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  • Biomedical wastes include a wide variety of items that may carry disease-causing germs including those that cause hepatitis and the virus that causes AIDS. It also includes items such as: live vaccines; laboratory samples; cultures; sharp needles; lancets that have been used to puncture, cut, or scrape the body; and human or animal body fluids or waste.

  • Because laboratories, hospitals, and medical clinics generate much of this waste, these facilities are required by law to follow procedures to protect the public from contact with this waste.

  • Biomedical waste can also be created in homes and businesses so it is important for everyone to know about safe handling of this type of waste.

  • Sometimes in a disaster situation, normal disposal systems for biomedical waste may be disrupted. When these disruptions occur, the disease risk from these wastes increases.
  • Wash your hands with soap and warm water after handling biomedical waste. Also, wash all areas of your body with soap and water that you think may have come into contact with biomedical waste, even if you are not sure your body actually touched the biomedical waste.
  • Keep all sores and cuts covered.
  • Immediately replace wet bandages with clean, dry bandages.
  • Wear disposable latex gloves when handling biomedical waste. Discard the gloves immediately after use.
  • Wear an apron or another type of cover to protect your clothes from contact with the waste. If your clothes become soiled, put on fresh clothes, and take a shower, if possible.
  • Launder or throw away clothes soiled with biomedical waste.
  • Promptly clean and disinfect soiled, hard-surfaced floors by using a germicidal or bleach solution and mopping up with paper towels.
  • Clean soiled carpets. First blot up as much of the spill as possible with paper towels and put the soiled paper towels in a plastic lined, leak-proof container. Then try one of the following:
    • Steam clean the carpet with an extraction method.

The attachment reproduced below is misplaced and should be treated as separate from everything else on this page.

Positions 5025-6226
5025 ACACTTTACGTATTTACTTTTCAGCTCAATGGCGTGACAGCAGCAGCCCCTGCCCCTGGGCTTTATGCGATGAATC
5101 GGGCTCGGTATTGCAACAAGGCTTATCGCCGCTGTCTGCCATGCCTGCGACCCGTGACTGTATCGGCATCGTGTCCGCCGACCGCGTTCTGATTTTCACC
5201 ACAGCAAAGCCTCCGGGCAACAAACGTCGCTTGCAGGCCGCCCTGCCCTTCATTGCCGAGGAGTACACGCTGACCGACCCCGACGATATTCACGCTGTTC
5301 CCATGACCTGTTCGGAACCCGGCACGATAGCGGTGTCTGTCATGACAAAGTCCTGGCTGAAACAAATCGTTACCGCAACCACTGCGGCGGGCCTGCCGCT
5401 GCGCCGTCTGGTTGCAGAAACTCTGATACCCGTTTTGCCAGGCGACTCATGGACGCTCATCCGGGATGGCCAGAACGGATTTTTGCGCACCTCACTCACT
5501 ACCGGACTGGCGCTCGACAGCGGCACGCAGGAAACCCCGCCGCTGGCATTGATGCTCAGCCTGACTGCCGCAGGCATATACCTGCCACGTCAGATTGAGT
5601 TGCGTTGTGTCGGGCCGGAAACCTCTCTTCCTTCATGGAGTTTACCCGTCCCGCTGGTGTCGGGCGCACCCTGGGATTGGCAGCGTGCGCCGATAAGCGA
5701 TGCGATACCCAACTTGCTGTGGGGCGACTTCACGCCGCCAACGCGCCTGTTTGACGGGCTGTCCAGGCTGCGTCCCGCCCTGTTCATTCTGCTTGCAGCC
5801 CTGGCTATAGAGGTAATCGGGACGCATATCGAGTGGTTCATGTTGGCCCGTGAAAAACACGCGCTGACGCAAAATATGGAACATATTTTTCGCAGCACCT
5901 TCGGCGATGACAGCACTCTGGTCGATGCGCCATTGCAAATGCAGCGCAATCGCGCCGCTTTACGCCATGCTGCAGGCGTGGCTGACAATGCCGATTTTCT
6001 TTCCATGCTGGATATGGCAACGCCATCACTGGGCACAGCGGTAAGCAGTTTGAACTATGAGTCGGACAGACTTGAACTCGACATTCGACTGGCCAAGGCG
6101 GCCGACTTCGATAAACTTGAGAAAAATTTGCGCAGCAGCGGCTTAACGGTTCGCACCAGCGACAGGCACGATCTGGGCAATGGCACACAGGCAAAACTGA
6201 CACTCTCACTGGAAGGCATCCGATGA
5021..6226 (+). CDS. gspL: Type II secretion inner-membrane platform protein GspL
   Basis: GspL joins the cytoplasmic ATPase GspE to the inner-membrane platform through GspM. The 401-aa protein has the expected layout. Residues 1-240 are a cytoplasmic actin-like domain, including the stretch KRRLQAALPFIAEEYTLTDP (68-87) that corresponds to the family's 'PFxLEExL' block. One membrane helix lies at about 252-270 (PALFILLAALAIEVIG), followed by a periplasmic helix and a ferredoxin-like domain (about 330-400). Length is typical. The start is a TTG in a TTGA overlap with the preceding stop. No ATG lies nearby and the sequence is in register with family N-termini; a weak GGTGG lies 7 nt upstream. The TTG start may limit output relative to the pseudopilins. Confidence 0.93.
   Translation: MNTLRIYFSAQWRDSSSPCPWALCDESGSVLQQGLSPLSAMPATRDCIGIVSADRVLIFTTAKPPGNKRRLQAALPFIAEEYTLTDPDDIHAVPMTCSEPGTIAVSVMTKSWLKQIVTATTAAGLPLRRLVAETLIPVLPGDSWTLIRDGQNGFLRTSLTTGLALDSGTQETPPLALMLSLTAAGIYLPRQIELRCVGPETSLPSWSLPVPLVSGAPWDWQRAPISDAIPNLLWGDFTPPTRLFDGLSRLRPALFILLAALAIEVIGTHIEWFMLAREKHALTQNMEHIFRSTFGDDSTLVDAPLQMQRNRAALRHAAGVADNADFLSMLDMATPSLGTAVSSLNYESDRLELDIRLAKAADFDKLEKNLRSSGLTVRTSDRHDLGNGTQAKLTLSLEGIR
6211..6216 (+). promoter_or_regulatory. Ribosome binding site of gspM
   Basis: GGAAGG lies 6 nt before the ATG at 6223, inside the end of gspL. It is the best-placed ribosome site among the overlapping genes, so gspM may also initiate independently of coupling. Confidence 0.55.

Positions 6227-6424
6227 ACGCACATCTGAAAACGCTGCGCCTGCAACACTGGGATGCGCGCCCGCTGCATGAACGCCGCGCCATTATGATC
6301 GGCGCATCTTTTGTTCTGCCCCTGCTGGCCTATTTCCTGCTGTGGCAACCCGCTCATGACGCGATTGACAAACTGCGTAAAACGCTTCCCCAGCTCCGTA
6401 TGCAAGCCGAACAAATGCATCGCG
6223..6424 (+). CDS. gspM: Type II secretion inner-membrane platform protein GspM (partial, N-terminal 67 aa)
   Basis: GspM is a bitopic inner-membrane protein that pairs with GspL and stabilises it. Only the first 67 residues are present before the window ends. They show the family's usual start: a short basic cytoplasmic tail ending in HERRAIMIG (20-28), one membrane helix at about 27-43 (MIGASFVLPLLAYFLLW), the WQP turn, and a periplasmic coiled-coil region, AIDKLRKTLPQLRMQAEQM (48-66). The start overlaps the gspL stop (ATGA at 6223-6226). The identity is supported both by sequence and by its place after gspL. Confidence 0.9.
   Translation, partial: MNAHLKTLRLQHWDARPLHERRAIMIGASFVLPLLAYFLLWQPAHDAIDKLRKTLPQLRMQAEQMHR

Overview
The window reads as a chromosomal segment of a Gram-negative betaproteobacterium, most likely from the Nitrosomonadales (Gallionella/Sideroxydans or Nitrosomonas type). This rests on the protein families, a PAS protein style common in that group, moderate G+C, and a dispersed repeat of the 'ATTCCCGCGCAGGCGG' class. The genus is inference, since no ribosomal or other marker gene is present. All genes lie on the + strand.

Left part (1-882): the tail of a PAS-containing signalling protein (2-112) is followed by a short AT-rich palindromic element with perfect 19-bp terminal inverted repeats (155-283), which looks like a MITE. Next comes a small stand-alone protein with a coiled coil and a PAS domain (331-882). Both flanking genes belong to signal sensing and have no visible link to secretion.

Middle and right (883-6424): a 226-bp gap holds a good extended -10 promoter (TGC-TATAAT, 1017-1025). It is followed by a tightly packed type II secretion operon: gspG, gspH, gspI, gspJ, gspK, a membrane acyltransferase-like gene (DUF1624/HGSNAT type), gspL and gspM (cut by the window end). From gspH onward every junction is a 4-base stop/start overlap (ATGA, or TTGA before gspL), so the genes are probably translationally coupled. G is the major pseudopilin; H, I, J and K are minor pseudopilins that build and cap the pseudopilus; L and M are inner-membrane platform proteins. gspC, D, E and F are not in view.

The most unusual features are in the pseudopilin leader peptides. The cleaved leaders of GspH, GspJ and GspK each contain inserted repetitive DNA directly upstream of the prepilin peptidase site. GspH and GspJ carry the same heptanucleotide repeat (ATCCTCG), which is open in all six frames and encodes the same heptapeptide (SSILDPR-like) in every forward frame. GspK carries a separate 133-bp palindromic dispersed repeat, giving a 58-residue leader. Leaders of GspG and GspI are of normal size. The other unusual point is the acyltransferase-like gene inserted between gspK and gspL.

• Scrub the carpet with germicidal rug shampoo and a brush. Soak the brush used for scrubbing in a disinfectant solution and rinse the brush. Let the carpet dry, and then vacuum it.

  • Never handle syringes, needles, or lancets with your hands. Use a towel, shovel, and/or broom and a dustpan to pick up these sharp objects. Dispose of them in a plastic soda pop bottle with a cap. Tape down the bottle cap. Then throw the bottle in the trash.

Biomedical waste can be a health and safety hazard due to the nature of the waste. Biomedical waste may contain disease causing germs.


  • Sort and separate biomedical waste from other waste at the point where the waste is created.
  • Keep it from direct contact with humans, animals, insects, and environmental elements, such as rain and wind. Limit access only to people who are trained and authorized to handle this waste.


This section describes the types of containers in which different types of medical waste should be held while in storage or under transport.

  • Sharps must be contained in leak-proof, rigid, puncture-resistant, break-resistant containers which are labeled and tightly lidded during storage, handling, and transport.
  • For biomedical waste, excluding sharps, dispose of the waste in leak-proof plastic bags strong enough to prevent ripping, tearing, breaking, or bursting under normal conditions of use. Rigid plastic, single-use, or approved multiple-use marked containers may also be used. Biomedical waste that is held in plastic bags should additionally be placed in another leak-proof container such as disposable or reusable pails, drums, or bins during storage or transport.
  • Secure bags or containers to prevent leakage or expulsion during storage.
  • The container holding the biomedical waste should be conspicuously labeled with the international biohazard symbol, and the words "Biomedical Waste" (or words that clearly denote biomedical waste).


  • Biomedical waste must not be compacted or placed into the regular garbage before it is decontaminated.
  • Trash chutes must not be used to transfer biomedical waste.
  • Biomedical waste, except sharps, must be treated or delivered to a biomedical waste storage/treatment operator within fourteen (14) days, unless otherwise approved by the health officer.
  • Sharps waste must be disposed of or be transported to a storage treatment facility within ninety (90) days starting from the time the sharps container is sealed.

Use the following method each time they are emptied:

  • Remove visible solid residue.
  • Chemical disinfectants should be used in accordance with the manufacturer's recommendations. Select chemical disinfectants that are rated as having tuberculoid and viricidal (polio type 1 or 2, rotavirus) killing capacities or use disinfectant concentrations and contact times approved in writing by Public Health's Environmental Health Division -- call 206-263-9566 for assistance.
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